iii. Introduction of a requirement for banks to obtain tax identification number (TIN) from customers Banks would be required to obtain TIN from corporate customers as a pre-condition for opening or maintaining bank accounts. While this is the practice, the proposed amendment is a welcome development as it would give a legal basis to the practice.
c) Value Added Tax Act (VATA)
i. Inclusion of the definition of "goods" and "services"
The Bill's proposed inclusion of the definition of "goods" and "services" in VATA is expected to eliminate ambiguity with respect to the application of VAT to certain transactions. For instance, there have been issues around the liability of shares to VAT. The Bill, on one hand, defines "goods" as "all forms of tangible property that are moveable...but does not include securities". It can be argued from this definition that shares should not be liable to VAT, being a security. However, are shares tangible? On the other hand, "goods" is defined as "any intangible asset or property over which a person has ownership or rights, he derives economic benefits and can be transferred".
This could also be interpreted to mean shares would become liable to VAT. Consequently, the new definition may lead to further confusion if not well addressed.
ii. Clarification of exported services The Bill defines "exported services" as "a service rendered within or outside Nigeria by a person resident in Nigeria to a person outside Nigeria". This would eliminate ambiguity in the application of the current definition.
iii. Increase in Value Added Tax rate to 7.5%
The Bill proposes an increase in the VAT rate from 5% to 7.5%. This would increase government revenue generated from VAT while also increasing the financial burden on taxpayers.
Notwithstanding, the Bill seeks to cushion the effect of the increase in VAT rate by introducing more exemptions.
iv. Introduction of N25million revenue threshold for taxable persons required to register for VAT and file returns Anyone who does not fall within the threshold above would be exempted from registering, remitting, issuing tax invoice and collecting VAT. The threshold of N25million within the calendar year will reduce the tax compliance burden for small companies. We expect that the revenue authorities would provide further guidance on the administration of this provision.
v. Exemption of assets sold in a restructuring exercise
The Bill exempts assets sold or transferred to a related party in a restructuring exercise provided such assets are not sold by the acquiring company within 365 days after the date of restructuring.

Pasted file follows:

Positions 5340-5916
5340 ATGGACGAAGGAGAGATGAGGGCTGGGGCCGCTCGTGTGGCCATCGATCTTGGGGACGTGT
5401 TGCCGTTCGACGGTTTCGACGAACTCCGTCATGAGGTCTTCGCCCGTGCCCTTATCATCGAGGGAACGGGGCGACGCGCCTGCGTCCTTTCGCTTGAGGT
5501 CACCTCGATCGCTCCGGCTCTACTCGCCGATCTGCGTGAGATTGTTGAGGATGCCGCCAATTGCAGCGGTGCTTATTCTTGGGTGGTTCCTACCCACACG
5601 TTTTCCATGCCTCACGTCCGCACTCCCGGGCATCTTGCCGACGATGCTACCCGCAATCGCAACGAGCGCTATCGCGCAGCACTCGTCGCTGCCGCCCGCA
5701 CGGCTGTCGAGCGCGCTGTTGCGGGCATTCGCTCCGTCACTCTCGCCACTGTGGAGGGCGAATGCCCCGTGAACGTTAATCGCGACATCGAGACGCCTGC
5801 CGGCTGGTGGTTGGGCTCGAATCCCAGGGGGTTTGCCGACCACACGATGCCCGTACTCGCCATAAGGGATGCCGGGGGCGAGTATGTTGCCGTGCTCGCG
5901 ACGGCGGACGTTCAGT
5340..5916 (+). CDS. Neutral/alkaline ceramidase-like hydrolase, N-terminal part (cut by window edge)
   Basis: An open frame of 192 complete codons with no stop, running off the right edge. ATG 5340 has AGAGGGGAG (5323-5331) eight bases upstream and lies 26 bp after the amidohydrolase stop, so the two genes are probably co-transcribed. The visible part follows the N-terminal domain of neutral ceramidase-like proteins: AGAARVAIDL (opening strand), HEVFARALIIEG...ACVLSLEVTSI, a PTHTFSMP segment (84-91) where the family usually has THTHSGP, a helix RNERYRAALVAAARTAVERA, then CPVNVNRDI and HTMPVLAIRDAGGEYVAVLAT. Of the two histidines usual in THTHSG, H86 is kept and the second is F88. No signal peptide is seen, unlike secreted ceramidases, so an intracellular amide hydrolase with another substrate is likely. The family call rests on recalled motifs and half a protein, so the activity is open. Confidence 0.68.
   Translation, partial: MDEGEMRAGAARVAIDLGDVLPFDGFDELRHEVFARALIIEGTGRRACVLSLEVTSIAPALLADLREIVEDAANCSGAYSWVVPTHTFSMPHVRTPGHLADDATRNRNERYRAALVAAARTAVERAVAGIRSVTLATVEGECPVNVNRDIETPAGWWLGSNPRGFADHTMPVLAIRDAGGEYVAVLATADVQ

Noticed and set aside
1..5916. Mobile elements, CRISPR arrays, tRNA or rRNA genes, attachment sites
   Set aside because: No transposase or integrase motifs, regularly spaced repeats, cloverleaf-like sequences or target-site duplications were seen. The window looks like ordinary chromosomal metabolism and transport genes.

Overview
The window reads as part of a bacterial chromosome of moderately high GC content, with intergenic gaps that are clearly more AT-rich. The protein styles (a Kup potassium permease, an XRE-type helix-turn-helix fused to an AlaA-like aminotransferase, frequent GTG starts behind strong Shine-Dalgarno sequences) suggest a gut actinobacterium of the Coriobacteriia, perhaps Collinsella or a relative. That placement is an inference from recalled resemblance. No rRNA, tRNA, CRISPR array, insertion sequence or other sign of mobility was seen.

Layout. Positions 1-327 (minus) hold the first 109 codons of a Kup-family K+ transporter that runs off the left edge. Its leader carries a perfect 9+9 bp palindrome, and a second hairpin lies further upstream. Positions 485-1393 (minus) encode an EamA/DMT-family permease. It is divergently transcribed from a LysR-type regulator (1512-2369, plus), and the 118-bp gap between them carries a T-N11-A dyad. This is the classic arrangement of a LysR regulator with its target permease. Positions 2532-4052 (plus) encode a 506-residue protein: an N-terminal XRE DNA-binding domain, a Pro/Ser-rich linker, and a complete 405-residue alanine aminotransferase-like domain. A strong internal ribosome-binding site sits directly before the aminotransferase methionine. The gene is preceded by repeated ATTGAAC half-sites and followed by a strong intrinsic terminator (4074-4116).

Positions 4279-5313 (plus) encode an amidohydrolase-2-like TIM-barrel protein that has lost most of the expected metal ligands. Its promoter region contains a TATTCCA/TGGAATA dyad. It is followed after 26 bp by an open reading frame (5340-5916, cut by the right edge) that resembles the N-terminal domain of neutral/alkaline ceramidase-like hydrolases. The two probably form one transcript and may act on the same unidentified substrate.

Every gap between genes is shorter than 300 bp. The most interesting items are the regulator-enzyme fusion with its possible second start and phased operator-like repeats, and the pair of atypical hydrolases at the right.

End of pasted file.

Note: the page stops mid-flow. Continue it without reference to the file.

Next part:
This welcome development will aid group restructuring in Nigeria. Anyone who does not fall within the threshold above would be exempted from registering, remitting, issuing tax invoice and collecting VAT.
d) Customs and Excise Tariffs etc. (Consolidation) Act (CETCA)
Expansion of goods liable to excise duties to include imported goods. This eliminates any unfair advantage on imported products over local products. It ensures a level playing field between local producers and imported products.
e) Capital Gains Tax (CGT) Act, Cap. C1, Laws of the Federation of Nigeria (LFN), 2004 (CGTA)
i. Exemption on tax arising from re-organization Transfer of assets during reorganization within a group of companies would be exempt from CGT. However, an anti-avoidance provision was included to ensure companies do not create fictitious group structures to take advantage of the exemption.
ii. Termination benefits Compensation received for loss of employment of up to N10million would be exempted from CGT. This creates an incentive for payment of compensation for loss of employment below the N10million threshold as termination benefits rather than terminal benefits, which would have been subjected to PIT.
f) Petroleum Profits Tax Act (PPTA)
The Bill seeks to repeal the provision of PPTA that exempts dividends paid out of profits derived from petroleum operations from withholding tax. Taxpayers in this space would now be saddled with the responsibility of withholding tax when paying dividends.
g) Stamp Duties Act (SDA)
The Bill increases the stamp duty on receipts to N50 on every transaction from N10,000 and above; and expands the definition of receipt to cover electronic transactions. This gives a legal basis to what is already being practised by Nigerian banks, but raises the threshold to N10,000 from N1,000. It, however, does not address the controversy on stamp duty administration by FIRS and NIPOST.
The proposed Bill is a welcome development in the tax landscape of Nigeria. It proposes provisions that have the capacity to boost the economy by stimulating the growth of small and medium scale enterprises and enticing foreign direct investment into Nigeria.
Nonetheless, we urge stakeholders to be aware of the underlying challenges and procedures to counter such challenges. For example, tax authorities and relevant government parastatals may commence preparation of administrative notes, enlightenment guides, effective compliance aid and other implementation guides. The National Assembly should also include transitional provisions to aid movement from the old regime to the new one. Ultimately, the proposed amendment is a good step towards achieving the objectives of PEBEC with respect to paying taxes. The 'GAME's rules' will change. Therefore, taxpayers cannot afford to be caught 'offside' in their tax planning and compliance efforts. As a matter of urgency, taxpayers are advised to evaluate how the Bill would impact their operations, review their tax compliance requirements and strategize for effective tax planning.